- Michelle McCue
Portrait of a Lady: Laxton’s Mannered Version of Victoria Era Repression
There’s well-meaningness to Effie Gray that makes it worthy of discussion, at least for how it attempts to frankly portray the sexual oppression of women in Victorian era England, an aspect often subtly rendered or left altogether untouched. As directed by Richard Laxton, best known for his made-for-television films of varying quality (An Englishman in New York; Burton & Taylor), there’s a sense that the somewhat ambitious emotions existing beneath all those stuffy costumes have been a tad oversimplified. Considering the screenplay was penned by Emma Thompson, who appears in a warmly attenuated supporting role, perhaps expectations are poised a bit high for a tale that’s both representative and also conveniently uncommon (this seems the only possible way for this film to reach a believable yet upbeat solution), as it relates a famous art world scandal »
- Nicholas Bell
Manoel de Oliveira, the oldest living active filmmaker, with a career that spanned nine decades from the silent era to the present, has died. He was 106. News of Oliveira’s death was confirmed on the website for the city of Porto, Portugal, where the director was born in 1908.
As impressive as his longevity was, Oliveira is most highly regarded as the dean of Portuguese cinema and the filmmaker most responsible for heightening the prestige of his country’s film culture on the world stage.
His work drew considerable accolades — he received no fewer than 12 career achievement prizes from major film festivals, including a career Venice Golden Lion and a special jury prize (for 1991’s “The Divine Comedy”) as well as a Cannes jury prize for his 1999 film “The Letter” — but distribution of Oliveira’s films, especially in the U.S., was relatively limited given his well-honed practice of adapting highly literary texts, »
- Robert Koehler
In her original screenplay Effie Gray, Emma Thompson takes a bold look at the real life story of the Effie Gray-John Ruskin marriage, while courageously exposing what was truly hiding behind the veil of their public life. Set in a time when neither divorce, nor gay marriage were an option, Effie Gray is the story of a young woman coming of age, finding her own voice in a world where women were expected to be seen but not heard. Effie Gray explores the roots of sexual intolerance, which continue to have a stronghold today, while shedding light on the marital politics of the Victorian Era.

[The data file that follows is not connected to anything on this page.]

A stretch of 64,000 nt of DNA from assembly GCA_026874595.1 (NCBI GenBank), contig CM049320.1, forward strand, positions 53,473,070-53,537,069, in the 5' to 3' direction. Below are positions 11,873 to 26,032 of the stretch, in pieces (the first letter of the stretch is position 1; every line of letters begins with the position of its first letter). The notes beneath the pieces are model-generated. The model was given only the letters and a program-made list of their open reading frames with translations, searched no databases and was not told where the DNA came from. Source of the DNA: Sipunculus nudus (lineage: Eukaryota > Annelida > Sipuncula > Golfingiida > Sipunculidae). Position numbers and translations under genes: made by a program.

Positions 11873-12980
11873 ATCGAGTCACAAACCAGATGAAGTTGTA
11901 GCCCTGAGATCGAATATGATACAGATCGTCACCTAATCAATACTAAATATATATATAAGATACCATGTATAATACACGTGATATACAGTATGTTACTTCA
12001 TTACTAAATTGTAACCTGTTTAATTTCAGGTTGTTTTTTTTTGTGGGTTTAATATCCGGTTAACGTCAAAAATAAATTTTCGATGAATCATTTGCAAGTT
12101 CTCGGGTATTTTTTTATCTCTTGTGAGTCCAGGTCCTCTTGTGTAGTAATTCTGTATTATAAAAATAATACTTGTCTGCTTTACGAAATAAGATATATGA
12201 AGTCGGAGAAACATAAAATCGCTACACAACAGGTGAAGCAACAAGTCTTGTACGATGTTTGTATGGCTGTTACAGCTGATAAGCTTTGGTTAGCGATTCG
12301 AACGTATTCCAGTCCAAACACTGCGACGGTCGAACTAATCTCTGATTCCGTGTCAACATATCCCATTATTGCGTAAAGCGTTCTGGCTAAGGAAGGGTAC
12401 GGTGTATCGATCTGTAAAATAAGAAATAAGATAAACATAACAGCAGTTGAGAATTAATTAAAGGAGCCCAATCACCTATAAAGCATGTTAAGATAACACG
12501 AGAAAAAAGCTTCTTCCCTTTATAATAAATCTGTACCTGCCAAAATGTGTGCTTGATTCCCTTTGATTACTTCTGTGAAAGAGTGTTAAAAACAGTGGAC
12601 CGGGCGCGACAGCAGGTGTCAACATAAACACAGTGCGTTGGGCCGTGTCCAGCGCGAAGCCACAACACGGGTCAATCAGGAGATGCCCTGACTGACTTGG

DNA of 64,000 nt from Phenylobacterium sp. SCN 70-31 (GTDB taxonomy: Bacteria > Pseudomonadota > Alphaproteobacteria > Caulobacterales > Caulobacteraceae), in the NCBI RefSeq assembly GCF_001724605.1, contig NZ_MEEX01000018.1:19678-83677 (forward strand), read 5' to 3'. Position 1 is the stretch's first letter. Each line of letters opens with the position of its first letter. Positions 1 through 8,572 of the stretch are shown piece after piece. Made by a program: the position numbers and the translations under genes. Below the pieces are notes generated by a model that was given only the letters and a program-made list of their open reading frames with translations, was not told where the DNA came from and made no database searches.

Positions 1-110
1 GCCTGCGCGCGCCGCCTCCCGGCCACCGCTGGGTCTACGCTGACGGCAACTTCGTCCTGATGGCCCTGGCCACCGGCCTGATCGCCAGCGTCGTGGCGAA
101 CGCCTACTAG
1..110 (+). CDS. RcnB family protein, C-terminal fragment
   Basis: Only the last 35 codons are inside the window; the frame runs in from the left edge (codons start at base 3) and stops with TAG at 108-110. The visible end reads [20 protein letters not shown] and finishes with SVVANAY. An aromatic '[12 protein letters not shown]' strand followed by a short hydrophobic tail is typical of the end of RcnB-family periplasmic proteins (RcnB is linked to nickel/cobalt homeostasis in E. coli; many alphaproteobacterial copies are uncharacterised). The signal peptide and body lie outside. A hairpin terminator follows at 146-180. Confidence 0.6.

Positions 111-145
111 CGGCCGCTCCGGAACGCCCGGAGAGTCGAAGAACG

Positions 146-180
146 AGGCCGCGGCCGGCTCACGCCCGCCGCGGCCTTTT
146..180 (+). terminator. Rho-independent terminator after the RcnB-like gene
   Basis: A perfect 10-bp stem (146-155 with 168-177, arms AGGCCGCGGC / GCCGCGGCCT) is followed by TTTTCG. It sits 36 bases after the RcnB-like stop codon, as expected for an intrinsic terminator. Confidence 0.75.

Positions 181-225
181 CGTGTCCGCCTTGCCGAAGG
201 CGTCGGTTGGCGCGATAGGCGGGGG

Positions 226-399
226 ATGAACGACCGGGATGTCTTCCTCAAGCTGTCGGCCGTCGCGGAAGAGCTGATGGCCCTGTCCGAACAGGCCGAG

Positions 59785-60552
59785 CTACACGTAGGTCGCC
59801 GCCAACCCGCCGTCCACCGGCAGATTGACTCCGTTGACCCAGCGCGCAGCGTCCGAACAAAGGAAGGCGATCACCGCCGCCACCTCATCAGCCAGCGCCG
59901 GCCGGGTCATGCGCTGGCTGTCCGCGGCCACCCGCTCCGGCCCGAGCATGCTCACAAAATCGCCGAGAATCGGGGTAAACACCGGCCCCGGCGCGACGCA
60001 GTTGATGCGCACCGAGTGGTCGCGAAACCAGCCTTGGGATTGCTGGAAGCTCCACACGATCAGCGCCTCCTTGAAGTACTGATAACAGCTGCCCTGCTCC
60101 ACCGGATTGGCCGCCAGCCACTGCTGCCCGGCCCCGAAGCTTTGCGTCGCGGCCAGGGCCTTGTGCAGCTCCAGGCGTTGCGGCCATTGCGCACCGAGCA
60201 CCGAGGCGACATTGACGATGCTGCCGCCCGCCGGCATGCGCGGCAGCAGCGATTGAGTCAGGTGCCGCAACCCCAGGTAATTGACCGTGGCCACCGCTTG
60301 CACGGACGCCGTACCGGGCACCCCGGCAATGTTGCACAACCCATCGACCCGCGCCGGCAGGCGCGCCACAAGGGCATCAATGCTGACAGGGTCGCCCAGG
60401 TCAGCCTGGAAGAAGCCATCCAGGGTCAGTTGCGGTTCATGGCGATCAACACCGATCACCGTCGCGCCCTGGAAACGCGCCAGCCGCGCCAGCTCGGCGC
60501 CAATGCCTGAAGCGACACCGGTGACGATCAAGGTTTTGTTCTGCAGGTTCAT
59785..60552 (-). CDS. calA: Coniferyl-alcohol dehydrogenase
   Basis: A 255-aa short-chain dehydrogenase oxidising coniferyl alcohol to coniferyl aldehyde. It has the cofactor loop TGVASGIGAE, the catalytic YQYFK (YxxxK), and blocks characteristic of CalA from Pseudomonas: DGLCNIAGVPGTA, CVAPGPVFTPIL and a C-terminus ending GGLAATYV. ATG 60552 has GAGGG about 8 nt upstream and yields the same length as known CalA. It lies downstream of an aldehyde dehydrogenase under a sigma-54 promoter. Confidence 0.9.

Directed by Richard Laxton, the film stars Emma Thompson, Dakota Fanning, Julie Walters, Tom Sturridge, David Suchet, Greg Wise, Claudia Cardinale, Robbie Coltrane, James Fox, Riccardo Scamarico, and Derek Jacobi.
Effie Gray opens in St. Louis at AMC Creve Coeur 12, Friday, April 3rd. »
- Movie Geeks
The duo’s feature debut became the second Bulgarian feature in Siff’s 19-year history to receive the international jury’s Grand Prix after Dragomir Sholev’s Shelter in 2011.
The Lesson also picked up the Audience Award, the Fipresci International Critics’ Prize and the award for the Best Bulgarian Feature Film.
Accepting the award, Valchanov pointed to the importance of the Sofia Meetings where The Lesson had originally been pitched and said that this event should be ¨an example¨ to the Bulgarian state to develop a long-term and sustainable film policy for the future.
The sentiment was echoed by international jury president Stephan Komanderev (The Judgement) when he presented the ¨Sofia City Of Film¨ Grand Prix to the young directors.
The Lesson, which is handled internationally by Wide Management, premiered last year »
- firstname.lastname@example.org (Martin Blaney)
“Victoria” was shot by Norwegian-born cinematographer Sturla Brandth Grøvlen in one continuous 134-minute take, bridging 20 locations. It stars Spanish actor Laia Costa and German thespians Frederick Lau, Franz Rogowski, Burak Yigit, and Max Mauff.
It was produced by Jan Dressler. Although the movie is subtitled in English, most of the film’s dialog is in English, in deference to the common language spoken in the film.
Variety‘s Guy Lodge called the film “exhilarating” in his Berlin review.
- Dave McNary
Sneak Peek more new footage from director Richard Laxton's period 'biopic', "Effie Gray", written by Emma Thompson ("Sense and Sensibility"), starring Thompson, Dakota Fanning, Robbie Coltrane, Claudia Cardinale, James Fox, Julie Walters, Derek Jacobi and David Suchet:
"Despite her beauty, Ruskin didn’t consummate the marriage and the devastated Gray eventually fell in love with Ruskin’s protégé, painter 'John Everett Milias' (Tom Sturridge)..."
Click the images to enlarge and Sneak Peek "Effie Gray"...
- Michael Stevens